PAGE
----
Do you know the difference between a cone safety truck and a traffic control truck? While the two trucks may seem very similar upon first glance, there is one significant difference between the two.
The main difference between a cone safety truck and a traffic control truck is the arrow board. Traffic control trucks (like the left picture) have an arrow board or message board while cone safety trucks (like the right picture) do not.
Some operations require the shutting down of a lane. In operations necessitating this, traffic needs to be channelized away from the road work
In this case, the traffic control truck or cone safety truck is used to place channelizing devices, such as cones or barrels, to transition traffic from the normal flow into the work zone. As per Figure 6F-7 in Section 6 of the Manual on Uniform Traffic Control Devices (MUTCD), there are several different options for channelizing devices (see image below).
If your company is working with a traffic control truck, Section 6 of the MUTCD also gives guidance on how to use the arrow board.
For operations on highways, the MUTCD recommends the use of the Type C arrow board, which has a minimum size of 96”x 48”, a minimum legibility distance of 1 mile, and contains a minimum of 15 elements.
While the MUTCD specifies that it must have a minimum of 15 elements, some states go above and beyond this number and set their own minimum. For example, Montana Department of Transportation requires arrow boards, “equipped with at least 25 lamps,” according to the 2014 edition of the “Standard Specifications for Road and Bridge Construction.” For a complete listing of state specific regulations, including arrow board regulations, contact us here.
In terms of operating the arrow board, the MUTCD also offers guidance on the different modes and when to use them.
The MUTCD advises:
“An arrow board in the arrow or chevron mode shall be used only for stationary or moving lane closures on multi-lane roadways.
For shoulder work, blocking the shoulder, for roadside work near the shoulder, or for temporarily closing one lane on a two-lane, two-way roadway, an arrow board shall be used only in the caution mode.”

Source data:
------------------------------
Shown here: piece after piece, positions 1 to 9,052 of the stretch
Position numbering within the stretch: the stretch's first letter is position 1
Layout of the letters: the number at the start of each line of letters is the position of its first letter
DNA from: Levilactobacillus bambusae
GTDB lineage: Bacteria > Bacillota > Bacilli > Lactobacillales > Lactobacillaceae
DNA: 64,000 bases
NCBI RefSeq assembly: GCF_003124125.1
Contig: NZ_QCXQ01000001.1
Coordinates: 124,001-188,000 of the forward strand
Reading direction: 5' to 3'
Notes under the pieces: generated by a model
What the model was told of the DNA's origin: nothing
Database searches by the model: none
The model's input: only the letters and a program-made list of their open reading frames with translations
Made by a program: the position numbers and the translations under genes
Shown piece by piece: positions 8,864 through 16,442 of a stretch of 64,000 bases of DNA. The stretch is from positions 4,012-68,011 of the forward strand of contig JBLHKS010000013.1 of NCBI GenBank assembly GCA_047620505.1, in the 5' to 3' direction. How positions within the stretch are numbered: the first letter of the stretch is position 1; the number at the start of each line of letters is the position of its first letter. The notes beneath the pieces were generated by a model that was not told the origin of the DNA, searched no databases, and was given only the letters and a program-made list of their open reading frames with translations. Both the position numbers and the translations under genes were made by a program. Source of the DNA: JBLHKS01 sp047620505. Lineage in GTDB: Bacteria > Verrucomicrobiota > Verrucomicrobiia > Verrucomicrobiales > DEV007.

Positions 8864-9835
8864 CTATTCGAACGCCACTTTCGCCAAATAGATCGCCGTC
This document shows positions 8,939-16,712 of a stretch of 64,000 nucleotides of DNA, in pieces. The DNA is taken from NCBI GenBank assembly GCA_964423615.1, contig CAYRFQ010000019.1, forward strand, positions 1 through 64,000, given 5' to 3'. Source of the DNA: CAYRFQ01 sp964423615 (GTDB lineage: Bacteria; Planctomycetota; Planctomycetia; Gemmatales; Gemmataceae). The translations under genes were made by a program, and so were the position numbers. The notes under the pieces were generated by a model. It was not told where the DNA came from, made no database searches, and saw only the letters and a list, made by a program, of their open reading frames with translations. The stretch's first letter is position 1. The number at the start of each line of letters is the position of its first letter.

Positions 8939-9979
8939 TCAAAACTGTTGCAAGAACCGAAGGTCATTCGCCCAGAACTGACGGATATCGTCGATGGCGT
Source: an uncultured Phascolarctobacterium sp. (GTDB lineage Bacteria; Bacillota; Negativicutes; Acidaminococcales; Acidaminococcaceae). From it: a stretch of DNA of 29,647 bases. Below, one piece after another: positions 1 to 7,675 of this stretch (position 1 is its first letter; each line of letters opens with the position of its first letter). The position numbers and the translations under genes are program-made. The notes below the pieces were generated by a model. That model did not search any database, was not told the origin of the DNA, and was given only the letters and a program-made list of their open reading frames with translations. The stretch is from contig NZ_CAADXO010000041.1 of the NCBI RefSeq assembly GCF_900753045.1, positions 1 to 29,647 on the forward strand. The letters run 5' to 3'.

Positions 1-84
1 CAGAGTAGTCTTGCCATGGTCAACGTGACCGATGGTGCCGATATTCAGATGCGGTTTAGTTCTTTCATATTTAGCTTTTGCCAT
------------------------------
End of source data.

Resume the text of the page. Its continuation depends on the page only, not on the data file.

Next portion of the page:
If your traffic control truck has a message board instead of an arrow board, no need to worry! The MUTCD says that, “a portable changeable message sign may be used to simulate an arrow board display.”
Arrow & Message Boards Effectiveness in Work Zones
Arrow boards and message boards have been proven to be an effective method in reducing speed in work zones. Just how effective are they though?
In a study done by Ali Jafarnejad and John Gambatese of Oregon State University entitled, “Evaluation of Radar Speed Display for Mobile Maintenance Operations”, it was found that the presence of a radar speed sign reduced the average speed of vehicles traveling through the work zone as well as the percentage of vehicles that were speeding.
* RWA= Road Work Ahead sign, WZ= Work Zone, RSS= Radar Speed Sign
Why is reducing a vehicle’s traveling speed in a work zone so important? Because it plays a significant role in crashes in work zones. According to the Federal Highway Administration, speeding was a factor in 28% of the 607 fatal crashes in work zones in 2014.
Ultimately, reducing the speed of vehicles traveling through a work zone improves the general safety of the work environment.
The difference between a traffic control truck and a cone safety truck is the inclusion of an arrow or message board, with the latter not having one. No matter which truck you have though, it is imperative that you are using it in the safest manner possible and in accordance with MUTCD recommendations and state regulations.